Robertson v. Colvin

Filing 20

MEMORANDUM - For the reasons set forth above, the decision of the Commissioner of Social Security is affirmed. An appropriate Judgement Order is issued herewith.. Signed by Magistrate Judge David D. Noce on 2/11/16. (KKS)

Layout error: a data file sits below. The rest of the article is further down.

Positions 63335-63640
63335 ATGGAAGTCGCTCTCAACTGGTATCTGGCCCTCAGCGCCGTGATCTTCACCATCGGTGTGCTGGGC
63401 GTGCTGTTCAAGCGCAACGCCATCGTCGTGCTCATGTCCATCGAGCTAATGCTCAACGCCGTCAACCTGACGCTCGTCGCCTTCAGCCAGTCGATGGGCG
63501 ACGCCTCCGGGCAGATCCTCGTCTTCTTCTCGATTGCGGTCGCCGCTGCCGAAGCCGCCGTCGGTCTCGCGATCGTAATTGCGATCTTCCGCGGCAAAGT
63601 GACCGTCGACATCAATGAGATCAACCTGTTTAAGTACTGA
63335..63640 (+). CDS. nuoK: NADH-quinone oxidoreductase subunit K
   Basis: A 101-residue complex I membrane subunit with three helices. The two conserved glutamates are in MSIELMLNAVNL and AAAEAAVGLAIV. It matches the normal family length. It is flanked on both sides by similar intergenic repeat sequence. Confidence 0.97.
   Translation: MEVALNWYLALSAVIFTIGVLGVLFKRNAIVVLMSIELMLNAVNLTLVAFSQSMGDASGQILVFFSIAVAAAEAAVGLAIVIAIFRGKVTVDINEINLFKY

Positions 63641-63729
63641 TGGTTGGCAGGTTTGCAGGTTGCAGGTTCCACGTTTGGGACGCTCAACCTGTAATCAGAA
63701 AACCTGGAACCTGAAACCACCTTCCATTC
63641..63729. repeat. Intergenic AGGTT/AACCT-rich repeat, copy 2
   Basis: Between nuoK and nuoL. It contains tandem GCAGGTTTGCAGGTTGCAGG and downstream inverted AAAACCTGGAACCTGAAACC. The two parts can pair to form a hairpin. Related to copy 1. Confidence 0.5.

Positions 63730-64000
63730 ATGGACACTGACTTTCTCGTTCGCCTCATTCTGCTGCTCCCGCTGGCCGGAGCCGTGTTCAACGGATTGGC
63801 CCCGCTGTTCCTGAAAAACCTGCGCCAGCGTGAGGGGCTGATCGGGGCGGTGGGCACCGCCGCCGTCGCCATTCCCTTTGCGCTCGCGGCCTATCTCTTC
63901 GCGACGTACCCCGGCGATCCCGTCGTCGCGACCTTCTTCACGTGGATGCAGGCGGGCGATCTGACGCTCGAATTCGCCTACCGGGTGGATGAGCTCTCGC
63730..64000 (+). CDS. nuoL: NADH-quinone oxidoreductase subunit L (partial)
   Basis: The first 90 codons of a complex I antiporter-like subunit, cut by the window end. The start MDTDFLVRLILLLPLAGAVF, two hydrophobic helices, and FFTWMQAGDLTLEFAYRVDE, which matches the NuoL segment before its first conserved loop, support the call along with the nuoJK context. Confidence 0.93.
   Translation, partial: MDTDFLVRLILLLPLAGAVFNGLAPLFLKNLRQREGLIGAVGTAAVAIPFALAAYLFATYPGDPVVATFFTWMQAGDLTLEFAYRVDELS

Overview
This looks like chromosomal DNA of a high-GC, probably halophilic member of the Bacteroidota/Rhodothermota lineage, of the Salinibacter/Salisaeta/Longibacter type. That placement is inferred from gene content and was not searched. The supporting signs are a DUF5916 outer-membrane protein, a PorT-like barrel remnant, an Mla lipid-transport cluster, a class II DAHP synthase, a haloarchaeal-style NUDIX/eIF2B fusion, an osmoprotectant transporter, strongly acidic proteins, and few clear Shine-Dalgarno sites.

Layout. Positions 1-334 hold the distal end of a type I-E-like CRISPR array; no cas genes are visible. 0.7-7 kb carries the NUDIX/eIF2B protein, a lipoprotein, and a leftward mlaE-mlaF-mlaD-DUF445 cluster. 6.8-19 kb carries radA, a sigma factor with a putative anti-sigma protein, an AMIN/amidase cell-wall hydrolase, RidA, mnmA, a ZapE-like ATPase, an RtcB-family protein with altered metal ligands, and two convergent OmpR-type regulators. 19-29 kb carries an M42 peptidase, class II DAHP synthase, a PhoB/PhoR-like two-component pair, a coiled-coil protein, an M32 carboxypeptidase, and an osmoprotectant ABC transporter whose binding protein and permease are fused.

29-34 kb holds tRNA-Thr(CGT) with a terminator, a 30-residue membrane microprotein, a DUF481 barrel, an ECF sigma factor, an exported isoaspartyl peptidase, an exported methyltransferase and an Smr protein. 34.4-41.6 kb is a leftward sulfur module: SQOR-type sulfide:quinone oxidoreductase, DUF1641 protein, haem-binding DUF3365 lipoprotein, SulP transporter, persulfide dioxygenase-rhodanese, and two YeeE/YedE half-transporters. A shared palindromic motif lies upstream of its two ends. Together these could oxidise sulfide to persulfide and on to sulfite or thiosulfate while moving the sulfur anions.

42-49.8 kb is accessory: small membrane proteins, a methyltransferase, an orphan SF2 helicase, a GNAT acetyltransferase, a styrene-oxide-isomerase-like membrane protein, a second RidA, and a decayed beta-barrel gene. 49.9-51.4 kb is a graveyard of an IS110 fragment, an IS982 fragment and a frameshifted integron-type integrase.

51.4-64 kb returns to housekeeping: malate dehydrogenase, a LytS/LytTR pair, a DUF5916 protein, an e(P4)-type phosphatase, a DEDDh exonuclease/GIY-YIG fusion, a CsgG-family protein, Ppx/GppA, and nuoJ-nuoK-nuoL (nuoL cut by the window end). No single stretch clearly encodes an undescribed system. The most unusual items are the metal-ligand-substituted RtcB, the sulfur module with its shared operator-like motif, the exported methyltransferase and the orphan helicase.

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UNITED STATES DISTRICT COURT EASTERN DISTRICT OF MISSOURI EASTERN DIVISION BRENETT ROBERTSON, Plaintiff, v. CAROLYN W. COLVIN, Acting Commissioner of Social Security, Defendant. ) ) ) ) ) ) ) ) ) ) No. 4:15 CV 2 DDN MEMORANDUM This action is before the court for judicial review of the final decision of the defendant Commissioner of Social Security denying the application of plaintiff Brenett Robertson for disability insurance benefits under Title II of the Social Security Act (the Act), 42 U.S.C. § 401, et seq. The parties have consented to the exercise of plenary authority by the undersigned United States Magistrate Judge pursuant to 28 U.S.C. § 636(c). For the reasons set forth below, the decision of the Commissioner is affirmed. I. BACKGROUND Plaintiff was born on January 15, 1968. (Tr. 241.) She filed her application for Disability Insurance Benefits on October 17, 2011. (Tr. 156.) She alleged an onset date of October 6, 2011. (Tr. 204.) She alleged that she was unable to work due to spasms in the arteries, heart attacks, asthma, and chest pain. (Id.) The claim was denied on February 27, 2012. (Tr. 12.) Thereafter, plaintiff filed a written request for a hearing before an Administrative Law Judge on April 10, 2012. (Id.) ALJ Ritter held a hearing on April 25, 2013 and issued an unfavorable decision on September 24, 2013. (Tr. 9, 11.) The Appeals Council denied the plaintiff’s request for review on November 24, 2014. (Tr. 1.) The decision of the ALJ therefore is the final decision of the Commissioner. 20 C.F.R. § 404.984(d). II. MEDICAL AND OTHER HISTORY On October 6, 2011, plaintiff had a heart attack for which she was hospitalized at DePaul Health Center. (Tr. 336.) Cardiac catheterization showed a three-vessel coronary artery spasm in the right coronary artery and an ejection fraction of 25 percent. Plaintiff had stents inserted.    (Tr. 354-55.) A later cardiac catheterization showed successful stenting of the left anterior descending artery. (Tr. 358.) She was discharged on October 12, 2011, and was advised to lose weight, follow a low fat/low sodium diet, regularly exercise, abstain from smoking, and to take all prescribed medications. (Tr. 338.) On January 5, 2012, plaintiff followed up with her cardiologist Sundeep Das, M.D., who summarized a series of tests showing ejection fraction from July of 2009 to November of 2011. (Tr. 384.) These were as follows: July 13, 2009 (60 percent), January 7, 2011 (60 percent), October 7, 2011 (25 percent), October 27, 2011 (50 percent), and November 22, 2011 (55 percent). At this follow up she denied being in pain, however, she did have two episodes of intermittent chest pain since her October 2011 hospitalization. (Tr. 384-85.) On January 30, 2012, plaintiff visited the DePaul emergency room complaining of chest pain and was admitted. (Tr. 401.) An endoscopy revealed that she had hiatal hernia. Plaintiff was started on a PPI (proton pump inhibitor) which resolved her chest pain and she was discharged. (Tr. 402.) On March 13, 2012, plaintiff returned to the emergency room complaining of chest pain, describing it as a “sharp discomfort” with some symptom relief from her Nitroglycerin.1 (Tr. 440.) She also said she was experiencing shortness of breath, but                                                              1 Nitroglycerin, an organic nitrate, is a vasodilator which has effects on both arteries and veins. The principal pharmacological action of nitroglycerin is a relaxation of vascular smooth muscle, producing a vasodilator effect on both peripheral arteries and veins with more prominent effects on the latter. Nitrolingual Pumpspray, Physician’s Desk Reference 1246 (55th ed. 2001) (PDR). 2   denied arm pain, jaw pain, nausea, or vomiting. (Tr. 463.) Plaintiff was discharged on March 16, 2012. (Tr. 468.) In a letter dated March 21, 2012, Dr. Das stated that plaintiff’s main problem was intractable coronary artery spasm. In his opinion, due to her intractable symptoms and inability to predict the symptoms in a reliable fashion, she should be on long term disability. (Tr. 439.) On April 12, 2012, plaintiff followed up with Dr. Das who noted that her weight increased from 210 to 221 pounds. (Tr. 491.) She complained of intermittent chest pains and asthma exacerbation. She had been undergoing ECP therapy but denied it had any effect on her chest pain. (Tr. 492.) Dr. Das recommended implanting a spinal cord stimulator and referred her to pain management. (Tr. 493.) On August 14, 2012, plaintiff’s visit noted intermittent resting palpitations, racing/skipping heartbeats, and chest pain. (Tr. 487-88.) The physical examination was normal. (Tr. 489.) Dr. Das recommended a new medication subject to whether her insurance would pay for it. (Id.) On November 19, 2012, plaintiff returned complaining of a lot of fatigue. (Tr. 482-83.) Dr. Das ordered a repeat echo and a Holter to determine whether there was a recurrent ischemia. (Tr. 485.) Her medications remained unchanged. (Tr. 485-86.) On November 26, 2012, plaintiff underwent a transthoracic echocardiogram and Doppler examination which showed a left ventricular ejection fraction between 45-50 percent and “no significant valvular abnormalities.” (Tr. 497-98.) On March 2, 2013, plaintiff spent one night in the hospital after going to the emergency room reporting chest pain. (Tr. 469.) She was advised to follow a cardiac diet and released to return to work after one day. (Tr. 475.) On March 18, 2013, plaintiff followed up with Dr. Das and continued to report intermittent chest discomfort as well as palpitations, fatigue, dizziness/lightheadedness, and shortness of breath when climbing stairs and walking around her home. (Tr. 477.) She admitted that her recent trip to the emergency room showed normal troponins. Dr. Das noted that an echocardiogram showed “some decline” in the left ventricle. (Tr. 479.) 3   On April 23, 2013, plaintiff underwent an exercise stress test which showed “negligible” functional limitation which may be heart or perfusion related and a result of “deconditioning.” (Tr. 510.) Pulmonary blood flow pattern during the exercise was abnormal suggesting impaired cardiac output (CO) response to exercise and abnormal pulmonary perfusion during exercise. Resting PCO2 was normal suggesting adequate resting pulmonary blood flow. Cardiopulmonary reserve and O2 transport to tissues with exercise was mild/moderately impaired. (Id.) On April 30, 2013, Dr. Das added a new medication, Tracleer (also referred to as Bosentan). (Tr. 505, 508.) He noted possible improvement with Tracleer when plaintiff returned for her June 3, 2013 visit. (Tr. 500, 503.) Dr. Das discontinued plaintiff’s use of aspirin and noted that she would undergo a repeat Holter study prior to her next visit in November 2013, at which time she would undergo a repeat echo. (Tr. 503, 504.) The echo was conducted on November 5, 2013, in which no “significant valvular abnormalities” were found. (Tr. 517.) On December 26, 2013, plaintiff followed up complaining of worsening hypertension and sporadic intermittent chest pains which last about a minute and then resolve, usually one to two times a week. (Tr. 519.) Plaintiff had not been using her cpap. (Id.) She was instructed to do so. (Tr. 522.) III. ALJ HEARING The ALJ held a hearing on April 25, 2013. (Tr. 30.) The plaintiff attended with her counsel present and testified to the following facts. She was at the time 45 years old and weighed 211 pounds. (Tr. 35.) She does not have any children living with her. Her husband is employed and lives with her. (Tr. 36.) She lives home alone during the day but her mother and sisters come over to spend time with her. (Tr. 36-37.) She drives her motor vehicle “at times,” mostly twice a week. (Tr. 37.) Plaintiff puts in roughly an hour to an hour and a half in household chores. (Tr. 38.) She has two years of college experience in which her field of study was computer operations. (Tr. 39.) Plaintiff’s past relevant work includes working in collections at a department store from 1996-1997, at a 4   bank in collections from 1997-1998, billing and collections at a hospital from 1999-2008, and collections for a billing and collection company from 2009-2011. These jobs entailed desk work, telephone work, and inputting information into a computer about bills. (Tr. 40.) She classified the work as sedentary and agreed that she did not have to lift more than 10 pounds. (Tr. 41.) Plaintiff had a heart attack on October 6th. She was admitted to the hospital and held for three days, sent home, and returned a day later. (Tr. 41.) She had stents put in. She admitted to having a long history of heart problems. She was treated by Dr. Das who placed some restrictions on her including avoiding strenuous activity and stressful work. She stated that Dr. Das does not want her working at all. (Tr. 42-43.) She worries about her heart because she is unsure when it is a real problem and when it is not. For chest pain, she takes three types of nitroglycerin including the patch, the pill, and the emergency spray.2 (Tr. 43.) She gets a sharp stabbing pain in her chest which sometimes feels like heartburn and sometimes feels like a tingling sensation. (Tr. 44.) The emergency spray works well for her in those situations. (T. 44-45.) Within the last year she had been to the hospital about three to four times and she was held overnight. (Tr. 45.) The most strenuous activity she recalls doing was washing clothes, although she states that she does not engage in many activities because she is scared as she never knows when she is going to have an attack. (Tr. 46.) Plaintiff states that sometimes she feels chest pain walking up her basement steps but other times she could be resting and gets chest pain. (Tr. 47.) These episodes of chest pain occur roughly three to four times a week and last approximately five to seven minutes. (Tr. 50.) Plaintiff takes nitroglycerin, which usually gives her headaches or makes her nauseous. (Tr. 50.) If the nitroglycerin does not work by the second spray, plaintiff usually goes to the emergency room. (Tr. 51.) Plaintiff also has asthma for which she uses an albuterol inhaler. She has a nebulizer with albuterol and she also takes Advair and Spiriva on a daily basis. She still gets asthma attacks despite the medication                                                              2 The nitroglycerin spray is prescribed to patients for acute relief of an attack or prophylaxis of angina pectoris due to coronary artery disease. See footnote 1. 5   at times. (Tr. 47.) She also gets upper respiratory tract infections throughout the year. (Tr. 48.) Plaintiff claims that her asthma has gotten a little better since she stopped working. (Id.) She has never been a smoker and she does not come in contact with secondhand smoke. Plaintiff’s primary conditions are her asthma, her heart, and hypertension. She has not been treated by a doctor for anxiety or depression. She believes she is depressed over her heart condition and probably needs treatment for that. (Tr. 49.) At the evidentiary hearing before the ALJ, George C. Oliver, M.D., a consulting cardiologist Medical Expert, testified. (Tr. 53-80) (see below). III. DECISION OF THE ALJ On September 24, 2013, the ALJ found plaintiff not disabled. (Tr. 12-23.) At the first step the ALJ found that plaintiff met the insured status requirements of Title II of the Social Security Act through December 31, 2016, and had not been engaged in substantial gainful activity since October 6, 2011, her alleged onset date. (Tr. 14.) At the second step the ALJ found plaintiff did have severe impairments that have more than minimal effect on her ability to engage in work: prinzmetal angina status post insertion of six stents, hiatal hernia with complaints of heartburn (gastroesophageal reflux disease or “GERD”), hypertension, and obesity. (Tr. 14.) At step three the ALJ found plaintiff did not have an impairment or combination of impairments that met or medically equaled the severity of one of the listed impairments in 20 CFR Part 404, Subpart P, Appendix 1 (20 CFR 404.1520(d), 404.1525 and 404.1526). The ALJ found that medical evidence did not document listing-level severity and no acceptable medical source mentioned findings equal in severity to the criteria of any listed impairment. In addition, there are no specific listings for hypertension or obesity. (Tr. 15.) The ALJ then considered the entire record and determined plaintiff had the residual functional capacity (RFC) to perform light work as defined in 20 CFR 404.1567(b) except no concentrated exposure to respiratory irritants such as fumes, odors, dusts, gases, and poor ventilation. (Id.) At step four, the ALJ found plaintiff 6   capable of performing past relevant work in billing and collections as this work did not require the performance of work-related activities precluded by the plaintiff’s RFC. (Tr. 22.) Subsequently, the ALJ found that plaintiff was not under a disability as defined in the Social Security Act from October 6, 2011 through the date of this decision. (Tr. 22.) IV.GENERAL LEGAL PRINCIPLES The court’s role on judicial review of the Commissioner’s decision is to determine whether the Commissioner’s findings comply with the relevant legal requirements and are supported by substantial evidence in the record as a whole. Pate-Fires v. Astrue, 564 F.3d 935, 942 (8th Cir. 2009). “Substantial evidence is less than a preponderance, but is enough that a reasonable mind would find it adequate to support the Commissioner’s conclusion.” Id. In determining whether the evidence is substantial, the court considers evidence that both supports and detracts from the Commissioner’s decision. Id. As long as substantial evidence supports the decision, the court may not reverse it merely because substantial evidence exists in the record that would support a contrary outcome or because the court would have decided the case differently. See Krogmeier v. Barnhart, 294 F.3d 1019, 1022 (8th Cir. 2002). To be entitled to disability benefits, a claimant must prove that she is unable to perform any substantial gainful activity due to a medically determinable physical or mental impairment that would either result in a death or which has lasted or could be expected to last for at least twelve continuous months. 42 U.S.C. §§ 423(a)(1)(D), (d)(1)(A); Pate-Fires, 564 F.3d at 942. A five-step regulatory framework is used to determine whether an individual is disabled. 20 CFR § 404.1520(a)(4); see also Bowen v. Yuckert, 482 U.S. 137, 140-42 (1987) (describing the five-step process); Pate-Fires, 564 F.3d at 942 (same). Steps One through Three require the claimant to prove (1) she is not currently engaged in substantial gainful activity, (2) she suffers from a severe impairment, and (3) her disability meets or equals a listed impairment. 20 C.F.R. § 404.1520(a)(4)(i)-(iii). If the claimant does not suffer from a listed impairment or its equivalent, the 7   Commissioner’s analysis proceeds to Step Four and Five. Step Four requires the Commissioner to consider whether the claimant retains the RFC to perform past relevant work (PRW). Id. § 404.1520(a)(4)(iv). The claimant bears the burden of demonstrating she is no longer able to return to her PRW. Pate-Fires, 564 F.3d at 942. If the Commissioner determines the claimant cannot return to PRW, the burden shifts to the Commissioner at Step Five to show the claimant retains the RFC to perform other work that exists in significant numbers in the national economy. Id.; 20 C.F.R. § 404.1520(a)(4)(v). V. DISCUSSION Plaintiff argues that the ALJ erred by discrediting the opinion of the treating specialist while giving great weight to the opinion of the medical expert who testified at plaintiff’s hearing, failed to consider the plaintiff’s subjective complaints under the standards contained in Polaski, and failed to go through the Pfitzner analysis after finding plaintiff had significant non-exertional impairments, but did not conduct vocational expert testimony to that effect. A. Plaintiff’s RFC Plaintiff argues that the ALJ failed to articulate a legally sufficient rationale for the weight accorded the various medical opinions in formulating the residual functional capacity. Additionally, plaintiff argues that the ALJ erred in failing to give legally proper weight to her treating physician’s opinion. (Pl.’s Br. 6, 8.) RFC is a medical determination. Singh v. Apfel, 222 F.3d 448, 451 (8th Cir. 2000). The RFC is what a plaintiff can do despite her limitations, which is to be “determined on the basis of all relevant evidence, including medical records, physician’s opinions, and claimant’s description of her limitations.” Dunahoo v. Apfel, 241 F.3d 1033, 1039 (8th Cir. 2001); 20 C.F.R. § 404.1545(a)(1). Plaintiff’s treating physician is given controlling weight if the opinion is “well supported by medically acceptable clinical and laboratory diagnostic techniques and is not inconsistent with the other substantial evidence in [the] record.” Prosch v. Apfel, 201 F.3d 1010, 1012-13 (8th Cir. 8   2000); see also Turpin v. Colvin, 750 F.3d 989, 993 (8th Cir. 2014) (“The ALJ must evaluate the record as a whole and while treating physicians’ opinions are ‘entitled to special weight,’ they are not automatically controlling.”) (quoting Bentley v. Shalala, 52 F.3d 784, 785-86 (8th Cir. 1995)). The ALJ may give less weight to a conclusory or inconsistent opinion by a treating physician. Samons v. Astrue, 497 F.3d 813, 818-19 (8th Cir. 2007). Furthermore, pursuant to House v. Astrue, 500 F.3d 741, 745 (8th Cir. 2007), “[a] treating physician’s opinion that a claimant is disabled or cannot be gainfully employed gets no deference because it invades the province of the Commissioner to make the ultimate disability determination.” The RFC conclusions were reached by a non-examining State Disability Determination Services physician, Kenneth Smith, M.D., who found plaintiff not disabled. Dr. Smith’s opinion was given some weight particularly in a case like this where it is possible to reach similar conclusions based on a number of reasons. Dr. Smith found plaintiff was capable of sedentary work with occasional climbing of ramps and stairs, but never ladders, ropes, and scaffolds; occasional stooping, kneeling, crouching, and crawling; no concentrated exposure to extreme cold, extreme heat, and humidity; not even moderate exposure to hazards (including moving machinery and unprotected heights); and no exposure to pulmonary irritants such as fumes, odors, dusts, gases, and poor ventilation. Dr. Smith’s opinion was based on plaintiff’s history of coronary artery disease and asthma. On obesity, while there is no specific medical listing for obesity, the ALJ noted that plaintiff is obese with a body mass index (BMI) of 32 (height of five feet nine inches, weight of 220 pounds based on the stress test administered on April 23, 2013). (Tr. 20, 505, 510.) Social Security Ruling (SSR) 02-1p recognizes that obesity can cause limitation of function and obesity combined with other impairments may be greater than without obesity. Therefore, plaintiff’s obesity was taken into consideration in the limitations assessed. Dr. Oliver, the medical expert, testified at the hearing before the ALJ that there was no reason to limit plaintiff’s physical activity because her chest pain was not triggered by the activity. (Tr. 21.) Dr. Oliver testified that based on the record and from 9   plaintiff’s testimony, she could be sitting in a chair doing nothing or talking or reading a book and get chest discomfort. Therefore, in Dr. Oliver’s opinion, activity is not a provoking factor in plaintiff’s chest pain because she appears to get them at unpredictable times, and she is frightened by them. (Tr. 66.) Dr. Das, however, indicated in a letter dated March 21, 2012, that because of plaintiff’s intractable symptoms and inability to predict the symptoms in a reliable fashion, she should be on long-term disability as she is not going to be able to obtain any reasonable employment of any capacity. (Tr. 439.) The ALJ gave no weight to this opinion because the decision did not provide specific medical evidence on which the determination was based. (Tr. 21.) In addition, the determination of whether or not plaintiff is disabled under the Social Security Act rests exclusively with the Commissioner. (Id.) Dr. Das also believed that plaintiff’s heart condition was a Class III on the New York Heart Association’s Classification3 scale in a form dated April 24, 2013, which would result in “marked limitation of physical activity.” (Tr. 22.) The ALJ gave Dr. Das’s opinion no weight, because Dr. Oliver testified that plaintiff’s condition did not satisfy the requisites to be considered Class III because her symptoms seemed to occur regardless of whether she was walking or sitting or any other physical exertion. Furthermore, Dr. Oliver believed it was difficult to rate the plaintiff under the New York Heart Association Classification, because at that particular time she did not undergo a stress test. (Tr. 55.) The ALJ also found that Dr. Das’s opinion lacked specificity and did not provide detailed objective findings to support his opinion for long-term disability. (Tr. 22.) Dr. Oliver testified there are a number of factors to consider in order to determine the severity of the heart condition. (Tr. 56.) First, one looks to the stress test (conducted                                                              3 New York Heart Association (NYHA) Functional Classification is the most commonly used classification system. Class III: Patient symptoms include marked limitation of physical activity; comfortable at rest; less than ordinary activity causes fatigue, palpitation, or dyspnea (shortness of breath). Classes of Heart Failure,, HeartFailure/AboutHeartFailure/Classes-of-Heart Failure_UCM_306328_Article.jsp#. ViEo6yu_u8k. 10   on April 23, 2013-post hearing date) (Tr. 510.) Plaintiff’s stress test showed “negligible” functional limitation which may be heart or perfusion related. (Id.) Second, look at the ability of the heart muscle to pump blood which is measured by an ejection fraction. Plaintiff had multiple measurements of her ejection fraction and most were normal with the exception of one. However, during that measurement she was on a catheterization table which was intentionally causing spams in the arteries that feed the heart, thereby limiting the blood flow to the heart muscle. Under those circumstances, Dr. Oliver testified, it is not surprising that her heart muscle was not pumping blood as normal. (Tr. 56.) Third, look at the ability of the arteries to carry blood to the heart muscle at rest and at the end of exercise. (Tr. 57.) This can be done using a stress test or by heart catheterization. Plaintiff had several heart catheterizations and the results indicated that plaintiff’s right coronary artery was in spasm and had a long area of spasm. Plaintiff had three stents placed in the right coronary artery. A stent is a cylinder made of mesh that is used to prop the artery open so it cannot narrow down. The procedure was successful and the blood flow was excellent. Plaintiff had an additional set of three stents placed in three other major arteries. This procedure was also successful. The arteries were open and carrying blood normally. (Tr. 58-59.) Dr. Oliver testified that, based on the chronology of plaintiff’s chest pains, the surgical application of the stents into her arteries, the lack of cardiac ischemia, and plaintiff’s history of GERD, he could not say what the cause of plaintiff’s chest pain was. (Tr. 62.) Dr. Oliver did not have the cardiac catheterization report that was conducted in November 2012. The ALJ read the conclusion to him in order to obtain his opinion on the matter, however. (Tr. 74.) The normal left ventricular ejection fraction is around 50 percent or above. The Social Security disability figure is 30 percent or below. (Tr. 76.) There is substantial evidence supporting the ALJ’s RFC finding. This evidence includes: (a) plaintiff’s visit to Dr. Das only every three to four months; (b) results of the April 23, 2013 exercise stress test; (c) successful treatment of her symptoms with stenting and medication; (d) repeated objective medical testing that showed her chest pain was not cardiac in nature; (e) plaintiff’s failure to follow recommendations made by her treating 11   physicians; (f) plaintiff’s ability to work prior to alleged onset date with the same intensity of her cardiac symptoms; (g) opinion of the State agency medical consultant; and (h) opinion of Dr. Oliver, the medical expert. (Tr. 22.) Dr. Das’s opinion, while entitled to special consideration, was not automatically controlling in light of other substantial evidence in the record. B. Plaintiff’s subjective complaints Plaintiff argues that the ALJ erred in failing to consider her subjective complaints of unpredictable chest pains, complaints of anxiety and depression, and side effects of her medication resulting in headaches and nausea under the standards contained in Polaski v. Heckler, 739 F.2d 1320 (8th Cir. 1984). (Pl.’s Br. 11-12.) In evaluating a plaintiff’s subjective symptoms using the Polaski factors, the ALJ must make a credibility determination. See Ellis v. Barnhart, 392 F.3d 988, 995-96 (8th Cir. 2005). These factors include: (1) the plaintiff’s daily activities; (2) the duration, frequency, and intensity of the condition; (3) dosage, effectiveness, and side effects of medication; (4) precipitating and aggravating factors; and (5) functional restrictions. Polaski, 739 F.2d at 1322. The ALJ does not need to discuss each factor separately, rather the court will review the record as a whole to ensure such evidence was not disregarded by the ALJ. See McCoy v. Astrue, 648 F.3d 605, 615 (8th Cir. 2011). Subjective complaints may be discounted if there are inconsistencies in the record as a whole. Polaski, 739 F.2d at 1322. The ALJ must make an express credibility determination when rejecting plaintiff’s complaints of pain by giving reasons for discrediting the testimony, stating the inconsistencies, and discussing the Polaski factors. Singh v. Apfel, 222 F.3d 448, 452 (8th Cir. 2000). Substantial evidence supports the ALJ’s finding that plaintiff’s chest pains were not so severe in intensity or persistence that she could not perform light work. The plaintiff’s treatment records between January 2011 and December 2013 reveal that she described her chest pain as only moderate (4/10) in severity, she experienced chest pain 12   only a “few” or one or two times weekly, her chest pain generally resolved within minutes by the intake of the nitroglycerin spray, and furthermore her pain was not triggered by activity or exertion. (Tr. 18, 20, 241, 245, 249, 253, 313, 455, 463-64, 477, 482, 501, 519, 524, 530.) Plaintiff also testified at her hearing that her chest pain would usually resolve by taking the nitroglycerin spray which “pretty much works” right away or within a minute. (Tr. 43-45.) As far as plaintiff’s argument concerning side effects of the medication are concerned, the record shows that plaintiff did not experience such side effects in a manner which would render her disabled. Dr. Oliver’s testimony revealed that headaches and nausea were possible side effects of nitroglycerin. (Tr. 18, 73.) However, aside from plaintiff’s report of experiencing nausea with chest pain in her emergency visit in October 2011, she did not report to nurses or doctors that she was experiencing nausea or headaches as side effects to her medication. Plaintiff denied experiencing headaches during doctor visits in January 2011, February 2011, March 2011, March 2012, and November 2013. (Tr. 245, 250, 413, 464-65, 531.) In addition, she denied experiencing nausea on doctor visits in January 2011, February 2011, June 2011, March 2012, April 2013, June 2013, and November 2013. (Tr. 242, 250, 254, 327, 463-65, 478, 502, 531.) Plaintiff testified at the ALJ hearing that she is depressed, however, she also admitted that she had never been treated for depression or anxiety. (Tr. 49.) Plaintiff did not indicate that she suffered from a mental impairment when she applied for disability, listing only spasms in arteries, heart attacks, asthma, and chest pains. (Tr. 204.) In addition, plaintiff consistently denied to her health care providers that she was experiencing unusual stress, difficulty concentrating, anxiety, or depression. (Tr. 242, 246, 250, 254, 502.) The ALJ lawfully discounted plaintiff’s subjective complaints because there were several inconsistencies in the record which showed her chest pain was not as severe, the pain usually resolved by the intake of her medication, and she did not report side effects of the medication. In reaching this conclusion, the ALJ applied the Polaski factors to 13   plaintiff’s condition and detailed the reasons for discrediting her testimony regarding her subjective complaints. C. Vocational expert testimony Plaintiff argues that once significant non-exertional impairments are shown to exist, vocational expert testimony is required, and in its absence the ALJ’s decision is not supported by substantial evidence. Plaintiff argues that the ALJ made no explicit findings with respect to the mental demands of plaintiff’s past work and only cited the Dictionary of Occupational Titles to show the physical demands of her past relevant work. See Pfitzner v. Apfel, 169 F.3d 566, 568-569 (8th Cir. 1999). Therefore, plaintiff argues, the ALJ failed to go through the function by function analysis under Pfitzner. (Pl.’s Br. 13). The ALJ is required to make specific findings as to plaintiff’s RFC and past work demands. Pfitzner, 169 F.3d at 569. Determining plaintiff’s RFC is not the only task required at step four of the analysis, rather the “ALJ must also make explicit findings regarding the actual physical and mental demands of the claimant’s past work.” Id. (quoting Groeper v. Sullivan, 932 F.2d 1234, 1239 (8th Cir. 1991)). The ALJ may do so by referring to the specific job descriptions in the Dictionary of Occupational Titles associated with plaintiff’s past work. See Sells v. Shalala, 48 F.3d 1044, 1047 (8th Cir. 1995). In Pfitzner, 169 F.3d at 567, plaintiff had been diagnosed by a psychiatrist as suffering from major depression with anxiety. Plaintiff in the present case testified that she had never been treated for depression or anxiety. (Tr. 49.) Plaintiff did not indicate that she suffered from a mental impairment when she applied for disability, listing only spasms in arteries, heart attacks, asthma, and chest pains. (Tr. 204.) In addition, plaintiff consistently denied to her health care providers that she was experiencing unusual stress, difficulty concentrating, anxiety, or depression. (Tr. 242, 246, 250, 254, 502.) Therefore, the ALJ lawfully concluded that plaintiff did not have a severe mental impairment that would render her unable to return to her past work and as such the ALJ 14   was not required to consider the mental demands of plaintiff’s past work. Despite the fact that plaintiff received various forms of treatment for disabling symptoms, the treatment was generally successful in controlling these symptoms when administered. Plaintiff visited her treating physician Dr. Das every three or four months. While plaintiff had a number of hospital admissions in the medical record, cardiac problems were ruled out in almost every visit following the stent insertion in October of 2011. (Tr. 20.) Dr. Oliver confirmed that the results of the stenting were “wonderful.” (Tr. 59.) In addition, the record showed that plaintiff failed to follow-up on recommendations made by the treating doctor, suggesting that the symptoms perhaps were not as serious. For example, plaintiff was advised multiple times to lose weight, follow a cardiac diet, and maintain regular physical activity. The record showed that her weight remained constant and her activity level was also very low. (Tr. 20.) Thus, plaintiff’s subjective complaints of pain were discounted in light of the evidence as a whole. VI. CONCLUSION For the reasons set forth above, the decision of the Commissioner of Social Security is affirmed. An appropriate Judgement Order is issued herewith. S/ David D. Noce UNITED STATES MAGISTRATE JUDGE Signed on February 11, 2016. 15